PWS is the result of deficiency of one or more genes that map on the proximal long arm of chromosome 15 (Table 2). These genes are imprinted. Only their paternally derived alleles are functional.1-3-1 The genomic imprinting on chromosome 15 is reflected in the patterns of cytosine methylation in the CpG islands of this region. These cytosines are methylated only in the maternally derived sequences in the imprinted area. These detectable differences can be used for the diagnostic workup of individuals with suspected PWS. Four mechanisms
Table 1 Consensus clinical diagnostic criteria for PWS
Major criteria (one point each)
Developmental delay/mental retardation
Narrow hands with straight ulnar border Esotropia, myopia Thick viscous saliva Speech articulation defects Skin picking
Supportive findings High pain threshold Decreased vomiting Temperature instability Scoliosis/kyphosis Early adrenarche Osteoporosis
Unusual skill with jigsaw puzzles Normal neuromuscular studies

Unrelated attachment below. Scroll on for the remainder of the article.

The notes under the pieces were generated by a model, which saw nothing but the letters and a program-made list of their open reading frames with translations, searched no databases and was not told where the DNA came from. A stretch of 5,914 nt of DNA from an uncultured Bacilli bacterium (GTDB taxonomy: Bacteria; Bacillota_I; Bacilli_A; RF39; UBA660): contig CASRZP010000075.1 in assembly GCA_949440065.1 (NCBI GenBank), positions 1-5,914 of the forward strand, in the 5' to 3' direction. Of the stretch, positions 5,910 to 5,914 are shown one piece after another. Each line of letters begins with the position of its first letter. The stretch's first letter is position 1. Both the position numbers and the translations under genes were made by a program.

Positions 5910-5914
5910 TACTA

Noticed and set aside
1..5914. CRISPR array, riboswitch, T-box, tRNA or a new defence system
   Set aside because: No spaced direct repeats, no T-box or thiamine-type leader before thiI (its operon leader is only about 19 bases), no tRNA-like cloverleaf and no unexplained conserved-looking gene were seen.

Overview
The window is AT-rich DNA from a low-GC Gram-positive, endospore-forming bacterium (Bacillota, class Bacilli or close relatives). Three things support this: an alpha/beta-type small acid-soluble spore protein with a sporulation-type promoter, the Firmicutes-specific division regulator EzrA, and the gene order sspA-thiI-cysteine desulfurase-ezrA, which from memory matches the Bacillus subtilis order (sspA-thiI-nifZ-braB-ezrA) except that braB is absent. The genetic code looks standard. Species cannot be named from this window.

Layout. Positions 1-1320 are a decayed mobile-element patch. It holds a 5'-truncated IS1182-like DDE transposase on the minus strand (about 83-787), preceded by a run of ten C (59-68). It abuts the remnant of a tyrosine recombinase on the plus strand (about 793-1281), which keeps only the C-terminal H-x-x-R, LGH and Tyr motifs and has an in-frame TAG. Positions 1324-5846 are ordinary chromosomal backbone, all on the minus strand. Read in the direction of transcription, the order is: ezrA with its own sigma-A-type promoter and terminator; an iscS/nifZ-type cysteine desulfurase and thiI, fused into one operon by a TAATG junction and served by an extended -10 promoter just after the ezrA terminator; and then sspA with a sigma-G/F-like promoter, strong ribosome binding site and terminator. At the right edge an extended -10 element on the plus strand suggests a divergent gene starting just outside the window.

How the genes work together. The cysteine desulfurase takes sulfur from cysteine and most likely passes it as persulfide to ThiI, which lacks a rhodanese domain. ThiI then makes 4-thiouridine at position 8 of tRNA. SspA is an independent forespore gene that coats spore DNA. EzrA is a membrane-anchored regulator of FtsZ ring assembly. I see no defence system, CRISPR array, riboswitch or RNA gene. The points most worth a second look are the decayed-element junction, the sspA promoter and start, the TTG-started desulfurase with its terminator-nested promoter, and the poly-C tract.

The diagnosis of PWS is strongly suspected in children under 3 years of age with five points (three from major criteria) and above 3 years of age with eight points (four from major criteria). Source: Adopted from Refs.  and .
can lead to PWS. (All but Type lib among those listed below have DNA methylation abnormalities and can be diagnosed using DNA methylation analysis; see Diagnostic Methods.)
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The use of dumbbells gives you a much more comprehensive strengthening effect because the workout engages your stabilizer muscles, in addition to the muscle you may be pin-pointing. Without all of the belts and artificial stabilizers of a machine, you also engage your core muscles, which are your body's natural stabilizers.